Monday, September 15, 2008
Baker, Houston A., Jr. BETRAYAL: HOW BLACK INTELLECTUALS HAVE ABANDONED THE IDEALS OF THE CIVIL RIGHTS ERA. New York: Columbia UP, 2008.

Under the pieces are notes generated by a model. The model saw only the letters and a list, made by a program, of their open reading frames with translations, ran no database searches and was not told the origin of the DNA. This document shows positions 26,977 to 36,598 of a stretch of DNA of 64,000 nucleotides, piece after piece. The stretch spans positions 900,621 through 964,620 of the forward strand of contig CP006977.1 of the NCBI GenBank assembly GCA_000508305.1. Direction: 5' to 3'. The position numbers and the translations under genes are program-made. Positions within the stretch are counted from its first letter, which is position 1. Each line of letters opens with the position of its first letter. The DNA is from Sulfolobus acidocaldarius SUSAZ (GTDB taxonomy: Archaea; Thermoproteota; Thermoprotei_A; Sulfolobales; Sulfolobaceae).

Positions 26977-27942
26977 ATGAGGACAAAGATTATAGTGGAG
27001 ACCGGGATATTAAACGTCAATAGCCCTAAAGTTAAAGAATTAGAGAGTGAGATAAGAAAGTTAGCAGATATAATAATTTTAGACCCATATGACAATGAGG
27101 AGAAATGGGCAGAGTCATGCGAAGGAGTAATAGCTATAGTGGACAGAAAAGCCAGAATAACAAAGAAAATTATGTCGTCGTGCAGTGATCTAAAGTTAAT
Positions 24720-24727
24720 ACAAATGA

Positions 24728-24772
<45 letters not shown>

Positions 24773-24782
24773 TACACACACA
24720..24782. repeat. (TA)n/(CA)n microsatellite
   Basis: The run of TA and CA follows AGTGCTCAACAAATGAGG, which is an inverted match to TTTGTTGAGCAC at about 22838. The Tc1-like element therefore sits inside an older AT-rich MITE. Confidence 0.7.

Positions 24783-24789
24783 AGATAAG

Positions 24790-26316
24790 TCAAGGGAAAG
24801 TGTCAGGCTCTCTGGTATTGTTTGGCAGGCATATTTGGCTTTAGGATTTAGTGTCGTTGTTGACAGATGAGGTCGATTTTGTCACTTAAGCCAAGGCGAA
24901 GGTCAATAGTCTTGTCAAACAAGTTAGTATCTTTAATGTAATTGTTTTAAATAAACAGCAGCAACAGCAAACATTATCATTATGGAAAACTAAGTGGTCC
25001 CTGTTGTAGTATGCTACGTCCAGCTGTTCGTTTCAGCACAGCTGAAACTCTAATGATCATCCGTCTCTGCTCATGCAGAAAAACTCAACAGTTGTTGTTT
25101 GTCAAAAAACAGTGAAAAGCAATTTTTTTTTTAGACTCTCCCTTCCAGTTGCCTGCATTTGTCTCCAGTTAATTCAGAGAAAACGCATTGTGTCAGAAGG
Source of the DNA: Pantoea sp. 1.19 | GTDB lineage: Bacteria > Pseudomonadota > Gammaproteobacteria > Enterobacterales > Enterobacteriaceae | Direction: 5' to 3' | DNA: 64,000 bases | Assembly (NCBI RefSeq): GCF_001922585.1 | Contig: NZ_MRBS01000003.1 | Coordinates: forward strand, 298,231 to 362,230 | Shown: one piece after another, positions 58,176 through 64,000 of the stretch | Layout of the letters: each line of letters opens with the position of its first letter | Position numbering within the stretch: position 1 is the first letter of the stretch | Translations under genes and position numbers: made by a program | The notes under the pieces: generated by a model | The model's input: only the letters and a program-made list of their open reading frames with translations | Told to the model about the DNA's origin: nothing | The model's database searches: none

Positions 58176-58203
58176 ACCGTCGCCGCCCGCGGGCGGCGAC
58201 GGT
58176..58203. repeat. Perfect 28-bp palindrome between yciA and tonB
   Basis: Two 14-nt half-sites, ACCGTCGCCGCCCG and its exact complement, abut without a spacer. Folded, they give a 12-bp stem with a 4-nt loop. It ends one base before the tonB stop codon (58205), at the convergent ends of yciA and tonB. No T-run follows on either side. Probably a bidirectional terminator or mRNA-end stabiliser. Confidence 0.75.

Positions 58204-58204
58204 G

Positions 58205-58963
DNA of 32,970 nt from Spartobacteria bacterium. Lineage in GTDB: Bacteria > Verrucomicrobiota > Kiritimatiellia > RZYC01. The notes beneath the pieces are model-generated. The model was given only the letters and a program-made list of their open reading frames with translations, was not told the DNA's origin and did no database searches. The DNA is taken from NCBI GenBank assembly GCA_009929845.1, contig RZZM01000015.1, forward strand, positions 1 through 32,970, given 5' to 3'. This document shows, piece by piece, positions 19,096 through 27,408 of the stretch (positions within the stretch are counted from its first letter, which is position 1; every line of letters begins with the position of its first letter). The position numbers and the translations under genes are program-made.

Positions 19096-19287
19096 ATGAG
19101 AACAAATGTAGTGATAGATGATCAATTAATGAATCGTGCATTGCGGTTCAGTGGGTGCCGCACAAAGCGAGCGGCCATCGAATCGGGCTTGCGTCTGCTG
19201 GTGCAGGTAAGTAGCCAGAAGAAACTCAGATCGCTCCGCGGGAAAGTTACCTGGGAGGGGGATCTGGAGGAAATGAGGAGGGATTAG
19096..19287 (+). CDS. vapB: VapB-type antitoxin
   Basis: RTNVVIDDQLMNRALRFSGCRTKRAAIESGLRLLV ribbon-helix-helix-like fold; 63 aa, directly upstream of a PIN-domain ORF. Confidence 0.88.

In black American life and culture a race man or race woman is one who dedicates his or her life and work to countering the lies, ideological evasions, and pretensions to “innocence” and “equal justice for all” that prop up America’s deeply embedded, systemic, and institutionalized racism. Race men and race women (which I consolidate, and at the same time, I think, usefully expand to the term “race people”) seek remedy for harms to the black body caused by the gospel and practice of white supremacy. Race people contest an ideologically inspired and profit-hungry white power structure that still maintains and reaps scandalous billions of dollars from a traffic in and enslavement of black bodies in the Americas. (Today’s slavery is disguised as criminal justice in the form of a vast American private prison-industrial complex.) Race people model themselves as sharers of a culture, cause, and community held to be of African descent and labeled variously “African,” “colored,” “Negro,” “black,” “Afro-American,” “African American.” These are the selfsame people the precociously brilliant poet-essayist Amiri Baraka hailed as “blues people.” Often patterning their labors after biblical prophets, race people commit themselves to a mobile, resounding, fierce redefinition of the state of race and the race in a troubled American nation. They do this in the very face of race’s most brutal exclusions. When they are granted or when they secure public voice, they use their forum to advocate the interests of what they define as “their race” at its majority level. Select black individuals may achieve fame—and a growing black middle class may work profitably at race-oriented and affirmative action–induced jobs. Elite blacks may even find themselves subjects for glossy, high-end magazines such as Ebony, Sports Illustrated, and Essence. But to state the unequivocal once again, the race reaps virtually no benefit from the bling of a black celebrity “elite” that is often more damning in its condemnation of the black American majority than white America at large. Where the majority is concerned, any real (consumable) public gains or advancement in America must provide nourishment for all; there must be a collective harvest. The life and legacy of Dr. Martin Luther King Jr. are rich in acknowledged commitment to the advance of the race as a whole, as well as to race as a valued and valuable category for the analysis of American life and history. . . . Read the whole extract here: http://www.cup.columbia.edu/book/978-0-231-13964-9/betrayal/excerpt.